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Couples Counseling Questions

1. What are the benefits of couples therapy?

As you work together with your therapist, couples therapy can help you understand each other in ways you never have before, while also creating positive changes in your communication, level of trust, and relational intimacy.


We've frequently see couples that were ready to call it quits end up with better and deeper relationships!

4. What therapy approach do you use?

Our approach to working with couples has been deeply influenced by the work of Sue Johnson with Emotionally Focused Therapy (EFT), a thoroughly researched and validated, evidence-based model. We'll work together to help you and your partner repair your ability to trust each other and feel deeply connected.

7. What if we do counseling but it still ends in separation or divorce?

Couples therapy can help couples even if they choose to not stay together. Working together can help peacefully bring the relationship to a close, and help both parties accept, forgive, and move forward with more kindness.


This can often save thousands of dollars in drawn out legal fights, conflicted custody battles, and lessen the scars of emotional wounding from a combative ending, helping both move forward faster and more successfully.

2. How often should we come to therapy?

We like to meet with couples at least once a week. This is especially important for the first 12 sessions. During this assessment phase of our time together, it is important for your therapist to get to know you and understand what is occurring in the relationship.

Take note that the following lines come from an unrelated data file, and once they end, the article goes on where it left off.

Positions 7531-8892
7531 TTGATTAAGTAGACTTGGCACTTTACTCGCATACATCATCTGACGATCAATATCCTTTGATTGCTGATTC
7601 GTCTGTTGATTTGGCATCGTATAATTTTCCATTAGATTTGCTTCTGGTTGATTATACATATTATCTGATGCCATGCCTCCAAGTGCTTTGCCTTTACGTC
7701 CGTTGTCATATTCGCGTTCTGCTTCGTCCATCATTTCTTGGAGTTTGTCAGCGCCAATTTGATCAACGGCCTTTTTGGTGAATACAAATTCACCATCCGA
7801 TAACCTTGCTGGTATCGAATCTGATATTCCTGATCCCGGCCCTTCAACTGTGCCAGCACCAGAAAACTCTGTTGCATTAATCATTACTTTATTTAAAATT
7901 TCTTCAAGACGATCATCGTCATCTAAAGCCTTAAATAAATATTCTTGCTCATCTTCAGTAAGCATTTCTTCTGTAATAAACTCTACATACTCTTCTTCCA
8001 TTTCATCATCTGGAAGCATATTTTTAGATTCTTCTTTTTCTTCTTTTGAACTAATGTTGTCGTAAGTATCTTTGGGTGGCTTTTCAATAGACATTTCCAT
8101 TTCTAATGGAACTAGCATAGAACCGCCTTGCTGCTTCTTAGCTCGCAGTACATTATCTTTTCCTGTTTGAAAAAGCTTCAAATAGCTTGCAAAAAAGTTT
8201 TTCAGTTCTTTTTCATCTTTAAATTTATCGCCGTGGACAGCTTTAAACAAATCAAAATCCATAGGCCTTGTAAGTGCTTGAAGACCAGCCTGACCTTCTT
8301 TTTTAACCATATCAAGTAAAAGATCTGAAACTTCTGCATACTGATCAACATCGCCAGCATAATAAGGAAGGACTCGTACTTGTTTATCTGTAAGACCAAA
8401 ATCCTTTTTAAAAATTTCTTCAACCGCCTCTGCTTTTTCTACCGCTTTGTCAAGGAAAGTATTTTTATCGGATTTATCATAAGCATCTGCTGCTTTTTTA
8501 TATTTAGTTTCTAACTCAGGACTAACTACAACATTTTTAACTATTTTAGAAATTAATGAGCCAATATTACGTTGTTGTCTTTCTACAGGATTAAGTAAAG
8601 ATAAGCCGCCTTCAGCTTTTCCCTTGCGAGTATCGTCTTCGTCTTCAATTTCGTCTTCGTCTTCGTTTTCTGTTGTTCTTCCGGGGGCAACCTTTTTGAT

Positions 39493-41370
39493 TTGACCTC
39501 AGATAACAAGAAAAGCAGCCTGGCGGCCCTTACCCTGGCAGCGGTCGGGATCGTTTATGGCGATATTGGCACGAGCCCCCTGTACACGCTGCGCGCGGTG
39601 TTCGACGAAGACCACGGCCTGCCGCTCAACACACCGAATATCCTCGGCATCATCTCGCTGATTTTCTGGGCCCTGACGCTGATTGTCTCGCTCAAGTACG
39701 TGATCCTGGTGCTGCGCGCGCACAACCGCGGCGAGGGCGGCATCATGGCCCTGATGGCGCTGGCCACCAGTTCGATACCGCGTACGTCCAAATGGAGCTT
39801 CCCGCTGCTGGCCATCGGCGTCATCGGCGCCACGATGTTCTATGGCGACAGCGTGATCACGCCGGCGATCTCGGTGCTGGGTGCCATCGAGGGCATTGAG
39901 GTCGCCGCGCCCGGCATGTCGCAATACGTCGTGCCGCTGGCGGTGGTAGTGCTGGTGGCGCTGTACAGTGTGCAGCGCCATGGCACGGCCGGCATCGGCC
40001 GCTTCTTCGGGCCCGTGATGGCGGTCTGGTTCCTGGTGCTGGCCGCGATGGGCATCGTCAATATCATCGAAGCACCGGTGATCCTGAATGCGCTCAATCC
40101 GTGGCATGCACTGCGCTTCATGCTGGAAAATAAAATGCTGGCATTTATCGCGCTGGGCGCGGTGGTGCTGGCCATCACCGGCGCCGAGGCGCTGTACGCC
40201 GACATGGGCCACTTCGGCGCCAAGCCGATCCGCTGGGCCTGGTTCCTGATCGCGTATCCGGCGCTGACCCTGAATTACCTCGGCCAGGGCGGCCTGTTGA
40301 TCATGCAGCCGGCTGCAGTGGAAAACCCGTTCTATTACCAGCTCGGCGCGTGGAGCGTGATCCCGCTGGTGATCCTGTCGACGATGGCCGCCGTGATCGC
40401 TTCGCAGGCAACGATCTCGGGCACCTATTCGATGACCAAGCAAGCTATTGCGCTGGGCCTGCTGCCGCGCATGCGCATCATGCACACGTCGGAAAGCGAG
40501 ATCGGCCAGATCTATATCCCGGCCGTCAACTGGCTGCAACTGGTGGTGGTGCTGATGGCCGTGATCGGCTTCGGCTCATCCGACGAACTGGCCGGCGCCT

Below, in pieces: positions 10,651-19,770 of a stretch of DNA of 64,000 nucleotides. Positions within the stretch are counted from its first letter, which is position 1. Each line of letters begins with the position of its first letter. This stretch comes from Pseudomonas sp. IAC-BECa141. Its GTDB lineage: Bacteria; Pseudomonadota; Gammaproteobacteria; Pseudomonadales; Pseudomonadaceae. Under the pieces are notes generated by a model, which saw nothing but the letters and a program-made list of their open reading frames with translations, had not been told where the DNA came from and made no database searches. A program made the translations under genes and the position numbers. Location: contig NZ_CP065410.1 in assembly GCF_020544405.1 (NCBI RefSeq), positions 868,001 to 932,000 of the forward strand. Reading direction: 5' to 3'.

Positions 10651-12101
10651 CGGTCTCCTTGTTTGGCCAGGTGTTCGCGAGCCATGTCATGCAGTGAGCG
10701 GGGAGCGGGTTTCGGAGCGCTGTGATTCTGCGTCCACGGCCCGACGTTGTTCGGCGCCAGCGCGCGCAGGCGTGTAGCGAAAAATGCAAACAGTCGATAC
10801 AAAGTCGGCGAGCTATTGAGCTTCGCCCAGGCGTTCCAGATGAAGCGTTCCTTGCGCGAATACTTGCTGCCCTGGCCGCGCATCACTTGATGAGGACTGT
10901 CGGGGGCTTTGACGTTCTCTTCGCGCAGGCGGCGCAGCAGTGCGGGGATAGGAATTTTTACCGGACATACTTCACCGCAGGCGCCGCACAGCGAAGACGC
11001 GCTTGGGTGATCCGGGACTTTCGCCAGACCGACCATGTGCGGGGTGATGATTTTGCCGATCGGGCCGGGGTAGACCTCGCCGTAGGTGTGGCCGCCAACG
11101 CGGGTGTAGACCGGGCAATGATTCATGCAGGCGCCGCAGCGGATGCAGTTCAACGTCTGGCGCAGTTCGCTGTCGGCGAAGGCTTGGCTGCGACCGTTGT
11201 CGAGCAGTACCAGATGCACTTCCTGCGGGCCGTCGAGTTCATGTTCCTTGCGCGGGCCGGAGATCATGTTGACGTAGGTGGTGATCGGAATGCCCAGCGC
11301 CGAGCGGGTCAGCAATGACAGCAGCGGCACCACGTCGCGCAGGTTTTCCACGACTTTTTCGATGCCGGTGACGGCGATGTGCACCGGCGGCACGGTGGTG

A lot can happen between sessions and when there is a significant gap between meetings, it can be difficult for everyone to get caught up and gain traction to move forward.


Coming to therapy weekly (or more) can actually decrease the total number of sessions while fostering healing and reconnection sooner.

5. What can we expect during our sessions?

You'll do your first meeting together as a couple while your therapist asks questions to understand the history of your relationship and the conflict or disconnection happening in your relationship.


For the second session you'll meet one-on-one with your therapist. After that, you'll meet weekly as a couple with your therapist.

During your regular sessions after the initial intake phase you might discuss how things are between the two of you, and miscommunications or conflicts that have happened during the week.

3. What if my partner won't come to therapy?

This is a common dilemma. For some, the idea of going to therapy can be scary. One partner may feel guilty for what has happened in the relationship. Or, perhaps allowing someone, even a partner, to see the most intimate parts of themselves just feels too vulnerable.


Sometimes we see couples that have tried therapy in the past without success. During our initial session, we can discuss methods to encourage your partner to give therapy a try.

6. How long will we need to go to therapy?

This depends on many factors, but most couples start to see a shift in their dynamic around session 10.


Regular weekly sessions allow you to gain momentum and discover new moves to use in times of disconnection.


One of the amazing things about EFT is that there is a point when you are done. The timeframe varies, but we will all know when that time has come.

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